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tables

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what are pool and cluster tables?

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    Former Member
    Posted on Sep 28, 2007 at 06:28 AM

    hi,

    Table pools (pools) and table clusters (clusters) are special table types in the ABAP Dictionary. The data from several different tables can be stored together in a table pool or table cluster. Tables assigned to a table pool or table cluster are referred to as pooled tables or cluster tables.

    A table pool or table cluster should be used exclusively for storing internal control information (screen sequences, program parameters, temporary data, continuous texts such as documentation). Data of commercial relevance is usually stored in transparent tables.

    Table Pools

    A table in the database in which all records from the pooled tables assigned to the table pool are stored corresponds to a table pool.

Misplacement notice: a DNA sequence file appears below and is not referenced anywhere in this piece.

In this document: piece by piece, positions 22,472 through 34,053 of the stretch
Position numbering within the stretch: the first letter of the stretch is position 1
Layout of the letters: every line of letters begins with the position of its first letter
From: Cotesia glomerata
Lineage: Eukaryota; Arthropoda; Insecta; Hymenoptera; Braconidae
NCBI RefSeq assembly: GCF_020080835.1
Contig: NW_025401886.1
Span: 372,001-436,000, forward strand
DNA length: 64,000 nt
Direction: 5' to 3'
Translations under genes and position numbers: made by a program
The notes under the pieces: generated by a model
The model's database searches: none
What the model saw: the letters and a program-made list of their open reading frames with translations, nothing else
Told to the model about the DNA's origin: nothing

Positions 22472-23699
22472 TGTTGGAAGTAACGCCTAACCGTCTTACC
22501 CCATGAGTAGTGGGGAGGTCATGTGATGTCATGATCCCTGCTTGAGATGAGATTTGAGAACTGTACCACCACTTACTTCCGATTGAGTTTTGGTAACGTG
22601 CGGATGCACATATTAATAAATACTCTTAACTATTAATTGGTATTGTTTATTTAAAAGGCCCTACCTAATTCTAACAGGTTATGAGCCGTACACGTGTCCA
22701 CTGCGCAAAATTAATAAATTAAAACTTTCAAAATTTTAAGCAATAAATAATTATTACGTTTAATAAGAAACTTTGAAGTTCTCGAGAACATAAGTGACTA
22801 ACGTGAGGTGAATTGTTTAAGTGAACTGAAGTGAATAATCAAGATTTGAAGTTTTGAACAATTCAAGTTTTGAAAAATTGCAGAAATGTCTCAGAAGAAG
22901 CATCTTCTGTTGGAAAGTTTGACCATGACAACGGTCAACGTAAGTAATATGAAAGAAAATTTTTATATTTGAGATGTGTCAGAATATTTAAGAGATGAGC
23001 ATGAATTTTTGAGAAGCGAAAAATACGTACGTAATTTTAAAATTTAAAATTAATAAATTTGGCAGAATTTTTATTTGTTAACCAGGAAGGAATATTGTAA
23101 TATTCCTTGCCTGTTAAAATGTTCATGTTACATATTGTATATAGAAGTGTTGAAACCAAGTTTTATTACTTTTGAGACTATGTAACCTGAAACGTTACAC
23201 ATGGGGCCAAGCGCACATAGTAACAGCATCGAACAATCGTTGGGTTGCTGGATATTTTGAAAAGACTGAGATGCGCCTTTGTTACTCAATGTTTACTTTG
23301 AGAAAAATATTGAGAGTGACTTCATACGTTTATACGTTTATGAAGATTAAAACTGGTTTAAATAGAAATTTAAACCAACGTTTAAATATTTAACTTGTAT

The definition of a pool consists essentially of two key fields (Tabname and Varkey) and a long argument field (Vardata). A pool has the following structure:

    If a pooled table record is saved, it is stored in the table pool assigned. The name of the pooled table is written to the field Tabname. The contents of all key fields of the pooled table are written as a string to field Varkey and the contents of all data fields as a string to field Vardata. The length of the string stored in Vardata is entered in field Dataln by the database interface.

    Table Clusters

    Several logical data records from different cluster tables can be stored together in one physical record in a table cluster.

    A cluster key consists of a series of freely definable key fields and a field (Pageno) for distinguishing continuation records. A cluster also contains a long field (Vardata) that contains the contents of the data fields of the cluster tables for this key. If the data does not fit into the long field, continuation records are created. Control information on the structure of the data string is still written at the beginning of the Vardata field.